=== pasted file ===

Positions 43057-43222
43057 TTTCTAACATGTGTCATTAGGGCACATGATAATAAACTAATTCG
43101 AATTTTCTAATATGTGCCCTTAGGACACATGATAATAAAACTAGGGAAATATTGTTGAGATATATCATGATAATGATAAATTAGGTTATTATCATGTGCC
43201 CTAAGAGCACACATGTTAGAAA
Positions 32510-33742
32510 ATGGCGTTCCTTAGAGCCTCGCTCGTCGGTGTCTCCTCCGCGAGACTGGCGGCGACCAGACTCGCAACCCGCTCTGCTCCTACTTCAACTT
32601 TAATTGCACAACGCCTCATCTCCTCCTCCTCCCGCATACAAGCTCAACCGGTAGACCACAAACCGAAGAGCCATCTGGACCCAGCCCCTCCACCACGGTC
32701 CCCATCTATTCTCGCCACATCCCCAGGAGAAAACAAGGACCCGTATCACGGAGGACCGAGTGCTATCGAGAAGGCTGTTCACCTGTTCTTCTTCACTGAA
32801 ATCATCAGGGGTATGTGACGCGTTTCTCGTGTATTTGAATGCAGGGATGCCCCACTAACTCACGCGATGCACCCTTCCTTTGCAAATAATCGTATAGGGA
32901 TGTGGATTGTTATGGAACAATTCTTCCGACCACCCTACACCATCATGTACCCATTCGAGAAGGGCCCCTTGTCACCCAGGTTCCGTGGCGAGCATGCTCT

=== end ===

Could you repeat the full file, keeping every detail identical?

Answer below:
Positions 43057-43222
43057 TTTCTAACATGTGTCATTAGGGCACATGATAATAAACTAATTCG
43101 AATTTTCTAATATGTGCCCTTAGGACACATGATAATAAAACTAGGGAAATATTGTTGAGATATATCATGATAATGATAAATTAGGTTATTATCATGTGCC
43201 CTAAGAGCACACATGTTAGAAA
Positions 32510-33742
32510 ATGGCGTTCCTTAGAGCCTCGCTCGTCGGTGTCTCCTCCGCGAGACTGGCGGCGACCAGACTCGCAACCCGCTCTGCTCCTACTTCAACTT
32601 TAATTGCACAACGCCTCATCTCCTCCTCCTCCCGCATACAAGCTCAACCGGTAGACCACAAACCGAAGAGCCATCTGGACCCAGCCCCTCCACCACGGTC
32701 CCCATCTATTCTCGCCACATCCCCAGGAGAAAACAAGGACCCGTATCACGGAGGACCGAGTGCTATCGAGAAGGCTGTTCACCTGTTCTTCTTCACTGAA
32801 ATCATCAGGGGTATGTGACGCGTTTCTCGTGTATTTGAATGCAGGGATGCCCCACTAACTCACGCGATGCACCCTTCCTTTGCAAATAATCGTATAGGGA
32901 TGTGGATTGTTATGGAACAATTCTTCCGACCACCCTACACCATCATGTACCCATTCGAGAAGGGCCCCTTGTCACCCAGGTTCCGTGGCGAGCATGCTCT